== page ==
A: I believe so. They are easy to read. In old days only novels were read by adults, and you form the character yourself. When you read manga, images are already formed for you. That's why they are popular all over the world when there isn't time for a novel. But with adult comics, it's not about superpower strength, but the daily life. If Superman and Spiderman have wives and kids and real domestic dramas, they will have adult readers. In the world of children, super heroes don't have families or don't deal with family life very much. Children, when they grow up, they also outgrow this kind of storyline.
Q: What do readers find most fascinating about "Lone Wolf and Cub"?
A: People who read Lone Wolf and Cub are very involved with the fate of Daigoro, the samurai?s little son. He is three years old and his father has to fight the best fighters and an army. What will happen to him if his father is killed? I am coming out with a new series, a sequel to "Lone Wolf and Cub" and it's called "Lone Wolf." It's what happens when Daigoro grows up. It should come out sometime next year.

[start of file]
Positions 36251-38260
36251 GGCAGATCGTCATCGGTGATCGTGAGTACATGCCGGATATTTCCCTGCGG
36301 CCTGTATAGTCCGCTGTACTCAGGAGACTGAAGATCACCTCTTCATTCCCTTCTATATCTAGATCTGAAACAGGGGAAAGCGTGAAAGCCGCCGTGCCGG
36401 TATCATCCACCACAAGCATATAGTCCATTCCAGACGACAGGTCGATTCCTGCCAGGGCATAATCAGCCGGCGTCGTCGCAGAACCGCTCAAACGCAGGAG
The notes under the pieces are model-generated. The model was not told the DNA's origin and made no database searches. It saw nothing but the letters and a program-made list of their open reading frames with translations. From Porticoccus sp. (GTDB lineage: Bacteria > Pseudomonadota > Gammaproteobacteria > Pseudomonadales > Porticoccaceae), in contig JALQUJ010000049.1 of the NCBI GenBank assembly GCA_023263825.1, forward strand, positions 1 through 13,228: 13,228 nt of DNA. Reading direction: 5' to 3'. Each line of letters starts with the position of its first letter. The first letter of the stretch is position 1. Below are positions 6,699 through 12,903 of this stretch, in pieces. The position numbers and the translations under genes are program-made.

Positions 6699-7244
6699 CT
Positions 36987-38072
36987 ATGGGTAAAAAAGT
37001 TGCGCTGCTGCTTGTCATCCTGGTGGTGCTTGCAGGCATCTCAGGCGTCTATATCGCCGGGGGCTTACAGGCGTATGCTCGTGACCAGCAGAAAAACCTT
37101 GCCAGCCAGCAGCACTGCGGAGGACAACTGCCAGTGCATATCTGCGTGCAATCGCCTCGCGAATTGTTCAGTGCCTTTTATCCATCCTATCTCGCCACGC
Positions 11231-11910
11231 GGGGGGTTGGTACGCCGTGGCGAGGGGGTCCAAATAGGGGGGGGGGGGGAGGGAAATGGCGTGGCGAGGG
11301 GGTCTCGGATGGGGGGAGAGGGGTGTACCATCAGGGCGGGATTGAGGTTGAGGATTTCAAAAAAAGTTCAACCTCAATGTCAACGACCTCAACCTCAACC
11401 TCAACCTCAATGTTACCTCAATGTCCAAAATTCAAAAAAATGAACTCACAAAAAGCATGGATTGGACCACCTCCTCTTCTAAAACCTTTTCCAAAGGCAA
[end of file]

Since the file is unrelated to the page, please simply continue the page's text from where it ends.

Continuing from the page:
Q: You have such a large international following. Do you create stories with say the West in mind because of growing demands?
A: No, not at all. My stories are written for Japanese readers. I never had any intention of introducing Japanese culture to an American mindset. It just happened. If I had the intention of non Japanese in mind when I work, I would not have any Japanese readers. I write first and foremost for my Japanese audience. Yet, because my work is so particularly Japanese, non Japanese are fascinated with it. All of my work, all of them, have been translated in many foreign languages.